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We know that, in some cases, too much of a good thing is bad for you, but what about CBD? Will taking too much do more harm than good and how much is too much?

Every chemical substance has a toxicity level, which means they all have the potential of becoming lethal if taken in high enough doses. With CBD, being a chemical substance, you would expect that this fact applies without a doubt, but, surprisingly, not in this case.

Here is where things get a bit complicated.

What Does Research Say?

ANIMAL STUDIES

First of all, toxicology studies are still in preclinical stages, meaning before any human tests are done, animals are the primary subjects. In one such study, researchers administered various dosages of CBD to 8-week old mice to investigate the chemical’s toxicity in the liver. Here are some excerpts from the report:

These doses were the allometrically scaled mouse equivalent doses (MED) of the maximum recommended human maintenance dose of CBD in EPIDIOLEX® (20 mg/kg)…

In this study, we demonstrated that CBD, when delivered orally to mice in the form of a concentrated CBD-enriched Cannabis extract, has the potential to cause liver injury. In the acute toxicity study, the highest CBD dose (2460 mg/kg), exhibited clear evidence of hepatotoxicity…

Although 2460 mg/kg (MED 200 mg/kg CBD) is not applicable to most real-life scenarios, it does provide critical information regarding the potential consequences of CBD overdose as well as for doses needed for further sub-chronic and chronic toxicity studies…

The 10 day sub-acute study also revealed that CBD doses above 50 mg/kg MED, although well tolerated after single administration, were toxic when repetitively delivered.

Also, according to a 2019 report, there have been many adverse effects recorded in animals:

  • Possible defects – even death – in developing embryo/fetus
  • Potential depressant and neurotoxicant
  • Liver damage
  • Potential male infertility
  • Organ weight alterations
  • Hypotension

 

HUMAN STUDIES

The human studies performed were associated with the development of Epidiolex, an FDA-approved CBD-based pharmaceutical used in treating severe forms of epilepsy in children. These studies showed mild and infrequent adverse effects of somnolence (drowsiness), decreased appetite/weight, and diarrhea in epileptic patients.

According to an article from Medical News Today, liver damage was a common side effect in clinical trial participants and was the most common reason people discontinued using the drug. More information on the drug can be found at the link above.

Clinical trials still need to be performed to obtain valid information on the effects of high doses of CBD in humans, ideally involving different participants of various backgrounds and longer periods of CBD administration.

How Much Is Too Much CBD?

CBD products are relatively new in the market, hence, adequate information on its toxic levels is still underway. A 2019 article summarily reported, “Cannabidiol doses up to 300 mg/d have been used safely for up to 6 months and doses of 1200 to 1500 mg/d were used in a study by Zuardi et al for up to 4 weeks.”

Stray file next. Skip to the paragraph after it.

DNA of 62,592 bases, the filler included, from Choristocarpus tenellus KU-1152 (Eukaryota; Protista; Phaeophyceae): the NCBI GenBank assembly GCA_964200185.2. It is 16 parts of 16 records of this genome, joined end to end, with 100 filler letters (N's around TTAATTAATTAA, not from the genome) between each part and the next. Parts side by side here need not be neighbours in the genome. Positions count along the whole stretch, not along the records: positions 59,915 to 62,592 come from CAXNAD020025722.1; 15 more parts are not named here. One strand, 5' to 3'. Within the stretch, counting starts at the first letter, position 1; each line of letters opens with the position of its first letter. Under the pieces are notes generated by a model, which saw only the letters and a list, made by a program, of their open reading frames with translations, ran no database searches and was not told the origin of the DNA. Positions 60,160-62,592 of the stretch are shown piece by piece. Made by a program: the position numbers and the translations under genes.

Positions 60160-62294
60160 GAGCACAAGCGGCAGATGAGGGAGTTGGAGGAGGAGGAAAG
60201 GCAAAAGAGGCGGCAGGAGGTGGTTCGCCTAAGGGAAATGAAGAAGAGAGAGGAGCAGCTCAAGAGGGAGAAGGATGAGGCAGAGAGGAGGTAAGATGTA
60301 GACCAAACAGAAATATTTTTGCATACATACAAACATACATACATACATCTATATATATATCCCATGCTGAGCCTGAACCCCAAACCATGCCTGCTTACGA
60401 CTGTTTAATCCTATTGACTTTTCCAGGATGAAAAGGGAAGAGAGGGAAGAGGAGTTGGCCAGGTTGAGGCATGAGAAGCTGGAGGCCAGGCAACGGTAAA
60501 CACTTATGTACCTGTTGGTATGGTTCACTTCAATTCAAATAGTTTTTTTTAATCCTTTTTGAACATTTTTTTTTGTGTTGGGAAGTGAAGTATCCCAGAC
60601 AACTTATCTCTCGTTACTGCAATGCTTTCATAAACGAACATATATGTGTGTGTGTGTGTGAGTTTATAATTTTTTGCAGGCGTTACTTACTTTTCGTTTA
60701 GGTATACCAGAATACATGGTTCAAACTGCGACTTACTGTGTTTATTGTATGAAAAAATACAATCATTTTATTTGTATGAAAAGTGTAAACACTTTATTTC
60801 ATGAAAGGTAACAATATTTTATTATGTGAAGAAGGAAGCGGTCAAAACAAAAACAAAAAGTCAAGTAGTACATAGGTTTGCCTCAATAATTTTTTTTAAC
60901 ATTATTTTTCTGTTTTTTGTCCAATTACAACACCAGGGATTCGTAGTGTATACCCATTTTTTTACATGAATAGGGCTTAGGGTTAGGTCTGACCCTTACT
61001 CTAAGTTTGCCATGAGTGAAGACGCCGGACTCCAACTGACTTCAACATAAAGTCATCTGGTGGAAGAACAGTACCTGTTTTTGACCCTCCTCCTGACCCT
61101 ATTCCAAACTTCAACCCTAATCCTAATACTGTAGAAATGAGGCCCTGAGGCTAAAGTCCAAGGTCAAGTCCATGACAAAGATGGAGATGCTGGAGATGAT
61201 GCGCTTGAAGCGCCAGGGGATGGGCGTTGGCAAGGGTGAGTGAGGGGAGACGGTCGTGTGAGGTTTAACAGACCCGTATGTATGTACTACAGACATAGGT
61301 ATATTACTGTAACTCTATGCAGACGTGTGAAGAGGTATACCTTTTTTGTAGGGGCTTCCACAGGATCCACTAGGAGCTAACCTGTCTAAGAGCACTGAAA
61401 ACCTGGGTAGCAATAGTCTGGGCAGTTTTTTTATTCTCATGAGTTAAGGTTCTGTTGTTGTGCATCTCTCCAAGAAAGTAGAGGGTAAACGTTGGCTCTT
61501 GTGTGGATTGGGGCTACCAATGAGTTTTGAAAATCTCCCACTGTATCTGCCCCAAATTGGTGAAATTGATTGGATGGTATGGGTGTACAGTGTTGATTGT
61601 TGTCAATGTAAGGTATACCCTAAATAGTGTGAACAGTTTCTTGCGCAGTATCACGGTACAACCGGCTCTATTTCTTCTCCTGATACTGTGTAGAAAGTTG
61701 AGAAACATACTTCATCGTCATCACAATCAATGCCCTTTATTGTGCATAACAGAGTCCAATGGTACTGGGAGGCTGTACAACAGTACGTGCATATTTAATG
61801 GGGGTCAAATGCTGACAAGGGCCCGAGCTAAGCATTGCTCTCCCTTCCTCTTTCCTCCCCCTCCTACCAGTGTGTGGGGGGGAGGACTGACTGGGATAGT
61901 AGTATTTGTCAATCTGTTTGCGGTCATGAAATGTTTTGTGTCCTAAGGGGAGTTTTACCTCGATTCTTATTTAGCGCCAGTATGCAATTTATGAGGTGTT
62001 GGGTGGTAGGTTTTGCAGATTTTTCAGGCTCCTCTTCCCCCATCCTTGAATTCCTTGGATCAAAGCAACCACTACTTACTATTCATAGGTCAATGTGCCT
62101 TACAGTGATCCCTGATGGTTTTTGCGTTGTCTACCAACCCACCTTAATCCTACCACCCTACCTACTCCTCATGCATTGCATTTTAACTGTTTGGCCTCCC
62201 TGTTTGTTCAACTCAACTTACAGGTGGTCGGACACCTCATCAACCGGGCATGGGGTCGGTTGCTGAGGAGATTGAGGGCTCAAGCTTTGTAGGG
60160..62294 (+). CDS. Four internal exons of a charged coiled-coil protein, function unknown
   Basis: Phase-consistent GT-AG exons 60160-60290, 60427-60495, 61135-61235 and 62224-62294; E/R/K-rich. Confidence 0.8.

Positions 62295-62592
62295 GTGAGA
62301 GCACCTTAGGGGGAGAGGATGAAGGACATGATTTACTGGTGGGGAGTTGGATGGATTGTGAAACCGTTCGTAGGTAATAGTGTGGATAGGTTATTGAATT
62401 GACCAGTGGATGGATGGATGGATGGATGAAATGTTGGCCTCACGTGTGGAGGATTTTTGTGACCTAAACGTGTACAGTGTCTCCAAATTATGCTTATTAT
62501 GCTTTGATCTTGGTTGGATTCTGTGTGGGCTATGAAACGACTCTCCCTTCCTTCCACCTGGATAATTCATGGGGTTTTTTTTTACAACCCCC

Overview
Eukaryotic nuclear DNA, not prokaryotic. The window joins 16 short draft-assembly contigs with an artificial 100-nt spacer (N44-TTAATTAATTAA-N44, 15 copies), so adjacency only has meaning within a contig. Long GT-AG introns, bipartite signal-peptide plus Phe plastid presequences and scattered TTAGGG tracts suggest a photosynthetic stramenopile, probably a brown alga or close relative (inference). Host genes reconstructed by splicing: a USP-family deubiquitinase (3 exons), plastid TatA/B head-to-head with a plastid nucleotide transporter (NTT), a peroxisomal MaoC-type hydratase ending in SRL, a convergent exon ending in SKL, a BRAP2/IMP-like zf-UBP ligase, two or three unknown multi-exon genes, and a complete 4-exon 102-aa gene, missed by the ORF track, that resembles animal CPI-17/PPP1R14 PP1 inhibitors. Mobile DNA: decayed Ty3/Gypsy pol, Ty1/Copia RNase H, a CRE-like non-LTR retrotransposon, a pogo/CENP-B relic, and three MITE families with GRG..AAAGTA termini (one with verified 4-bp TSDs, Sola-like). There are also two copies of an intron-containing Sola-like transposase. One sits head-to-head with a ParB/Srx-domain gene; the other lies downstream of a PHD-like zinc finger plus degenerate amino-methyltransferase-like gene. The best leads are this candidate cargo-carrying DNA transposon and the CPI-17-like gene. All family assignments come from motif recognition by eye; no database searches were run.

Additionally, according to a recent report via the National Cancer Institute, fatal overdoses from both cannabis and cannabinoids seem pretty impossible: “Because cannabinoid receptors, unlike opioid receptors, are not located in the brainstem areas controlling respiration, lethal overdoses from Cannabis and cannabinoids do not occur.”

But, there was a CBD overdose incident involving a child according to a report in November 2019. The child was found unresponsive after ingesting a dose of CBD oil and showed continued deterioration of his mental status and respiratory drive. CBD products containing synthetic components or cannabinoids have shown to exhibit adverse effects which may lead to hospitalization after ingestion. This may be the case here with the child in the overdose incident. On product labeling, CBD is spotlighted while THC is in the shadows, sometimes completely unlabeled. This highlights the need for more regulation in the market.

In terms of dosage, everyone is different. There is no precise dose or limit – unless otherwise advised by a licensed health professional – so the best way is to pay attention to how your body reacts to different doses to find the most effective for your specific needs.

Conclusion

So far, the good outweighs the bad in CBD effects. There is no scientific evidence on the limit of how much is too much CBD. In 2018, the World Health Organization (WHO), declared CBD was “generally well tolerated with a good safety profile.” However, due to hemp’s recent legalization, there aren’t many studies or researches done to acquire sufficient accurate and practical information on the plant itself and its derivative, CBD. Nonetheless, there are a few authentic studies out there, and with the sudden deluge of hemp products in the market, the U.S. Food & Drug Administration (FDA) is scrambling to get enough information on CBD to remedy product mislabeling and misleading and unproven medical claims.

Note

With the influx of CBD products in the market and the demand for an increase in FDA regulation, it is crucial to pay attention to product labels to check ingredients and to only purchase products from reputable companies with COAs (Certificates of Analysis) to guarantee the product’s concentrations and components.

 

 

This is not to be used as medical advice. Please speak to a licensed medical professional before using CBD as a daily supplement.

 

Information sourced from the links above.

 

 

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